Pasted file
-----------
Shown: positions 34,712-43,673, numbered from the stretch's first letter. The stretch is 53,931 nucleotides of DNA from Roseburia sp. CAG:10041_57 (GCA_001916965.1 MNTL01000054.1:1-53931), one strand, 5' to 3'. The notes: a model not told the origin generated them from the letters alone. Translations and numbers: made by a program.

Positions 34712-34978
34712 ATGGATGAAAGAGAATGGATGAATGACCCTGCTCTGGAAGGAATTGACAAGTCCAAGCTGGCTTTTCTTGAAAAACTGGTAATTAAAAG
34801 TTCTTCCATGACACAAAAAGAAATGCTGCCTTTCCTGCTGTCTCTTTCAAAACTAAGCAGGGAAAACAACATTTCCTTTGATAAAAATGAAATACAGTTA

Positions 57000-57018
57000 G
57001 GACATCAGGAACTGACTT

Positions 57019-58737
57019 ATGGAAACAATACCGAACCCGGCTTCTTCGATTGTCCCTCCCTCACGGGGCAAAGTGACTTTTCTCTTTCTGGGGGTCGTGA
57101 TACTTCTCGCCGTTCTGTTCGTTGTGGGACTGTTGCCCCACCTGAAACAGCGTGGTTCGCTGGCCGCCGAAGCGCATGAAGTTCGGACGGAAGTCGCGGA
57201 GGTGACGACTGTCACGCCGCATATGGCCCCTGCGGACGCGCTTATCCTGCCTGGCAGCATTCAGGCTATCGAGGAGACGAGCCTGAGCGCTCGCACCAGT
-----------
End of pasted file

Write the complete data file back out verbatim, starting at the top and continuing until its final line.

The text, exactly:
Shown: positions 34,712-43,673, numbered from the stretch's first letter. The stretch is 53,931 nucleotides of DNA from Roseburia sp. CAG:10041_57 (GCA_001916965.1 MNTL01000054.1:1-53931), one strand, 5' to 3'. The notes: a model not told the origin generated them from the letters alone. Translations and numbers: made by a program.

Positions 34712-34978
34712 ATGGATGAAAGAGAATGGATGAATGACCCTGCTCTGGAAGGAATTGACAAGTCCAAGCTGGCTTTTCTTGAAAAACTGGTAATTAAAAG
34801 TTCTTCCATGACACAAAAAGAAATGCTGCCTTTCCTGCTGTCTCTTTCAAAACTAAGCAGGGAAAACAACATTTCCTTTGATAAAAATGAAATACAGTTA

Positions 57000-57018
57000 G
57001 GACATCAGGAACTGACTT

Positions 57019-58737
57019 ATGGAAACAATACCGAACCCGGCTTCTTCGATTGTCCCTCCCTCACGGGGCAAAGTGACTTTTCTCTTTCTGGGGGTCGTGA
57101 TACTTCTCGCCGTTCTGTTCGTTGTGGGACTGTTGCCCCACCTGAAACAGCGTGGTTCGCTGGCCGCCGAAGCGCATGAAGTTCGGACGGAAGTCGCGGA
57201 GGTGACGACTGTCACGCCGCATATGGCCCCTGCGGACGCGCTTATCCTGCCTGGCAGCATTCAGGCTATCGAGGAGACGAGCCTGAGCGCTCGCACCAGT